Umpire Gets It Right With Obstruction Call

obstructioncallMLB

If you asked any true baseball fan in April if they would like to see game three of the 2013 World Series end as a result of an obstruction call, my guess is 99.99% would say no.  I’m sure deep down, most of the fans of last night’s beneficiaries of the obstruction call, the St. Louis Cardinals, would agree.  But I’ve seen football games decided because a defensive lineman lined up in the neutral zone by a hair, and a field goal kicker getting to re-kick a missed field goal attempt as a result and making it.

What lining up in the neutral zone in the NFL, and obstruction in baseball has in common, is that intent is irrelevant.  The infraction was done or it was not done.  Granted, obstruction occurs far less frequently then lining up off sides.  But when it occurs, it is called.  It is not as if the umpires generally let obstruction go.  If that were the case, a Boston Red Sox player, and fan, would have a legitimate beef.  But when it does occur, and umpires see it, they call it.

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Homeplate umpire Dana DeMuth didn’t make the obstruction call. He called Allen Craig safe as a result of it.

In an article by Gorden Edes on ESPN.com, Sox pitcher Jake Peavy said the following: “I cannot believe you make that call from home plate,” I’m beat. I’m out of words. I don’t know what to say. I think it’s a crying shame a call like that is going to decide a World Series game. It’s a joke. Two teams are pouring their hearts out on the field and that’s the call you make.”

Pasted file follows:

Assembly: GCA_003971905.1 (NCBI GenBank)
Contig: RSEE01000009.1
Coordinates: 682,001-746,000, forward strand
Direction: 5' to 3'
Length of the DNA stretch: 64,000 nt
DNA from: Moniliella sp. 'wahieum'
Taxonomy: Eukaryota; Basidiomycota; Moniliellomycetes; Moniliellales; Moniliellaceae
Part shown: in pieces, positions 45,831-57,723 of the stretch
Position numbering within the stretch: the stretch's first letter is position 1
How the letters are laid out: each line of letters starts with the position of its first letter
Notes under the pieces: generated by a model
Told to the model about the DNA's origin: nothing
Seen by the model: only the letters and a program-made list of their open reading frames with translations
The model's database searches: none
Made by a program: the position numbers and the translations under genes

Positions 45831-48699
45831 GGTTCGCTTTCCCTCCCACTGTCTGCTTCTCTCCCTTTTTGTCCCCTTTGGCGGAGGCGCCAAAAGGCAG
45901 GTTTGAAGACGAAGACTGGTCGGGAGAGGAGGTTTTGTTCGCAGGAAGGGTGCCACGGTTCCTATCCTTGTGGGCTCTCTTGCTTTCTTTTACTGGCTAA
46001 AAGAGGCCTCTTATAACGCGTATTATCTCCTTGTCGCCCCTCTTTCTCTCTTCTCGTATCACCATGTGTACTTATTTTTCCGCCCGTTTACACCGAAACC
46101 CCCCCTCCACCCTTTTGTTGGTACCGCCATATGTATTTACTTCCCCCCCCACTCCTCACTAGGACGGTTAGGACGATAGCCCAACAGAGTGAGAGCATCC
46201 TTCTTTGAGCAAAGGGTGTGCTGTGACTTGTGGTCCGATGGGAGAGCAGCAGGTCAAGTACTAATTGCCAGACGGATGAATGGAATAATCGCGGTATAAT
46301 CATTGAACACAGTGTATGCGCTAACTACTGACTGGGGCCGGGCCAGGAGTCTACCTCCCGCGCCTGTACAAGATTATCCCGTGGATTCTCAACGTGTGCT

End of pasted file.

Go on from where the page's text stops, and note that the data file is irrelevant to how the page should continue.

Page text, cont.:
Another irrelevant fact is which umpire made the call, but in fact third base  umpire Jim Joyce did make the call on the play that occurred at third base when Sox catcher, Jarold Saltalamoccia threw the ball to Will Middlebrooks.  However, the only question that matters is, is it the right call.  Given that it is a rule that is in effect and is called when it occurs, the worse ending, Mr. Peavy, would have been if the Cardinals lost as a result of non-call here.  Allen Craig of the Cardinals was interfered with by Will Middlebrooks of the Boston Red Sox period.

Is it the best way to end a game?  Far from it.  Neither is the walk-off walk or the walk off hit by pitch.  But those unintentional plays occur too.  At least they’re by players and not by fan interference like what happened with Steve Bartman (no offense Steve, you’ve suffered enough), when he interfered with a foul ball that hurt his home town Chicago Cubs.

tombradytuckBut I’ll tell you what, if Boston fan wants to go back in time and reverse this call, I’ll use my mystical powers to grant this request.  IF, we can also go back in time and reverse the tuck rule call that enabled Tom Brady and The New England Patriots to go on and win their first Superbowl.  (And oh by the way the tuck rule is so silly it has been eliminated).

Move on Red Sox nation, you’re only down 2-1.

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